These meetings only happen in remote schools

So … I’m sitting in the school staff room this morning with a cuppa, minding my own business and coding xml. A woman comes in looking for a copy of the Bardi dictionary. Not completely unusual, except she mentions she’s an ANU researcher. Me too! I say (I’m a visiting fellow there). The high school teacher who’s there at the table next to me says “I’m not, but I’ve got a degree in anthropology”. Turns out that the woman is Sue O’Connor, ANU Arch and Anth person, and it further turns out that the teacher has been doing plant identification.

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5 responses to “These meetings only happen in remote schools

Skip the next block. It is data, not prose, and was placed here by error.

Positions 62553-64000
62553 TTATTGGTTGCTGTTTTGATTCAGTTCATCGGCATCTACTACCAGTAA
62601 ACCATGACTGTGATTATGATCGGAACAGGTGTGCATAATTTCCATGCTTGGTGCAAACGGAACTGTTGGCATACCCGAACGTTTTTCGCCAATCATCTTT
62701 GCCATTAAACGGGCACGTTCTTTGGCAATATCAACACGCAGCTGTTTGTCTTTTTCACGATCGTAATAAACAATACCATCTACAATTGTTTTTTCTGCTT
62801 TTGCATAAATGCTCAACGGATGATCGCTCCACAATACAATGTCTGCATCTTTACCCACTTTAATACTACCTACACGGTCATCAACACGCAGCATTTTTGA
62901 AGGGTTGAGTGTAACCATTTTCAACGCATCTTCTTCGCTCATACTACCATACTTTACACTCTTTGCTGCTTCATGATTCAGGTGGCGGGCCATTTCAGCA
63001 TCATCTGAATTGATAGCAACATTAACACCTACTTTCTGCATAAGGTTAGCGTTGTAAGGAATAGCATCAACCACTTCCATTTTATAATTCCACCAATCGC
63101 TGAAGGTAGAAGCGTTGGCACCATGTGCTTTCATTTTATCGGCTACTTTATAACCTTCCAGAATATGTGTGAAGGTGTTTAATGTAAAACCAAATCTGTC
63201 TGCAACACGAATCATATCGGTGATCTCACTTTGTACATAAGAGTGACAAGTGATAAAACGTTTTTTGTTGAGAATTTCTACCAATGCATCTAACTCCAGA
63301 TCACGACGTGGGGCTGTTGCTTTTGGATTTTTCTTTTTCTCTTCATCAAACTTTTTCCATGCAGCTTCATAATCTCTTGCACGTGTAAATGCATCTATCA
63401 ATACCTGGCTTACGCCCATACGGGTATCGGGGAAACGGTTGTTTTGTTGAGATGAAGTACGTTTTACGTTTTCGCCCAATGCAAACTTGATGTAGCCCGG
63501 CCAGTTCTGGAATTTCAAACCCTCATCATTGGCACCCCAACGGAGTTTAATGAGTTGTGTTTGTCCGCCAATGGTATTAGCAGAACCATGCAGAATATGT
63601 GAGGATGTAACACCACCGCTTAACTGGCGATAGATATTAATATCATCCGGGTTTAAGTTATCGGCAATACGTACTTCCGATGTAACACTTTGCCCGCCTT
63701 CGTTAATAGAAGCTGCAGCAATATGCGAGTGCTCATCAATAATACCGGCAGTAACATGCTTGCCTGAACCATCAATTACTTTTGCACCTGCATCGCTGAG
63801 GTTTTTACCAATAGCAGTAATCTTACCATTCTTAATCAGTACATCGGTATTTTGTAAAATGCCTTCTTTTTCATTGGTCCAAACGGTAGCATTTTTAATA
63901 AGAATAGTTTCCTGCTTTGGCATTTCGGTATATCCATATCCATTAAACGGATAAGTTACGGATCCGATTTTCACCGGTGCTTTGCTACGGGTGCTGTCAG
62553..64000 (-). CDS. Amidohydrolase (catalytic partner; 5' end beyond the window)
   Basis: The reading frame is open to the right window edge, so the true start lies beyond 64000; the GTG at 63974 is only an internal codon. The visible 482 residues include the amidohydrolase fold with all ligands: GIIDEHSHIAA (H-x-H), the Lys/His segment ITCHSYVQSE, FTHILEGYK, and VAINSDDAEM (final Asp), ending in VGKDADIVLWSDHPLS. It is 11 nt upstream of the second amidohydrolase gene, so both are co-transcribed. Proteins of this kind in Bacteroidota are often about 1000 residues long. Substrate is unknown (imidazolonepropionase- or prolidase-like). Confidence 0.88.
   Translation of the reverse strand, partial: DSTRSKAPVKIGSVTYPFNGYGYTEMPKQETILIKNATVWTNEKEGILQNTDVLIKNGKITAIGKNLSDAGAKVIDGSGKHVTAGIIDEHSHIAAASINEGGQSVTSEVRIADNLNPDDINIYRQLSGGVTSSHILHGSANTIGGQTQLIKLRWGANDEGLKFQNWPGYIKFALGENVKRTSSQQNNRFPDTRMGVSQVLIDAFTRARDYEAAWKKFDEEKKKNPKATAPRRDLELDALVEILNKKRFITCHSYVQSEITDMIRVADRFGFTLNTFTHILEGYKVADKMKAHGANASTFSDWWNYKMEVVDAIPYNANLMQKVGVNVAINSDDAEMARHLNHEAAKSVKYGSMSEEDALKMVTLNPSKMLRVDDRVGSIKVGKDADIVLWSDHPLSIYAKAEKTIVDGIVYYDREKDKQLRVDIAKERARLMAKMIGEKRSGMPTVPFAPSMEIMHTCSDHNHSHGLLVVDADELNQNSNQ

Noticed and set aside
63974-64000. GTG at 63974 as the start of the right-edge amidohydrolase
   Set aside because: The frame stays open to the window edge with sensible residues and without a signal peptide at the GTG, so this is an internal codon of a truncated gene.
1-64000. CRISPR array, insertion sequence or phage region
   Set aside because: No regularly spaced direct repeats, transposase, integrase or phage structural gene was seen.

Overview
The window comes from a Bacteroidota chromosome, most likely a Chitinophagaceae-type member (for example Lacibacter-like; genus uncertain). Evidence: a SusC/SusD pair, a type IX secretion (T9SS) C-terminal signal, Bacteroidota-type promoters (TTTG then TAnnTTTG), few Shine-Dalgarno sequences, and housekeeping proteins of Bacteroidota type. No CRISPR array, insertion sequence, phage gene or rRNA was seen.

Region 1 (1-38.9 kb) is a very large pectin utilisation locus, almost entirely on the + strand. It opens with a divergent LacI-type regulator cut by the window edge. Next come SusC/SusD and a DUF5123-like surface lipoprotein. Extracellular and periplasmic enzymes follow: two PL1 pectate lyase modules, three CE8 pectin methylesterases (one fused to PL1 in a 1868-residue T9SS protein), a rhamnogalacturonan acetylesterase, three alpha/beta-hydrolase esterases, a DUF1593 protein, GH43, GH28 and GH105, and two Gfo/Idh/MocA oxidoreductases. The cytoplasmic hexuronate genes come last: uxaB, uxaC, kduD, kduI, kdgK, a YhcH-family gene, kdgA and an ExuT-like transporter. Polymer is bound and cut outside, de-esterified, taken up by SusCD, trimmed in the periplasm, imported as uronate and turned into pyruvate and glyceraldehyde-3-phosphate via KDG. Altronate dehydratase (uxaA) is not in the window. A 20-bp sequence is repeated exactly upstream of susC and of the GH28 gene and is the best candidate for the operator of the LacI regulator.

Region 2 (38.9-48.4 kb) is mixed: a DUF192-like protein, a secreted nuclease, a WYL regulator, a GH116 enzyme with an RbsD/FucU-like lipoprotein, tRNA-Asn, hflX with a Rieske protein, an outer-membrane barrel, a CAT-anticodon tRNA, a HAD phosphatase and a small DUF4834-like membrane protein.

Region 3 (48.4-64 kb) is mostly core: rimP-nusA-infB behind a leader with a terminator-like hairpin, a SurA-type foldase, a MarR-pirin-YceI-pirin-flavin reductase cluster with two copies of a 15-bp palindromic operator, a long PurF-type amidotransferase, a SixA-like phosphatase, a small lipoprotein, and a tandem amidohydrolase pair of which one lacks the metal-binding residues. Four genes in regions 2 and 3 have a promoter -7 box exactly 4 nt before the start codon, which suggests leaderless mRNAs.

1. It’s a small world out there in the bush. You can hardly swing a microphone without hitting an anthropologist, ethnomusicologist, ethnobotanist, or what have you nowadays.

  2. I posted and just recalled being in the field visiting with a friend at his carving workshop when in comes a senior undergrad from U. Penn looking for informants for her ethnomedical interviews. I helped her out and then the next person she ran into was an anthropologist doing some sort of research on ethnobiology.

  3. That reminds me of a joke I heard at AILDI once that would work equally well for linguistics.

    How do you know you’re Navajo? There’s an anthropologist living with your family.

  4. Peter K. Austin

    Actually, there’s an even older joke:

    Describe the average Navajo family.

    Mum, dad, two kids and an anthropologist.

  5. Just… your phrasing reminds me of Roy Ayers’ Poo Poo La La.

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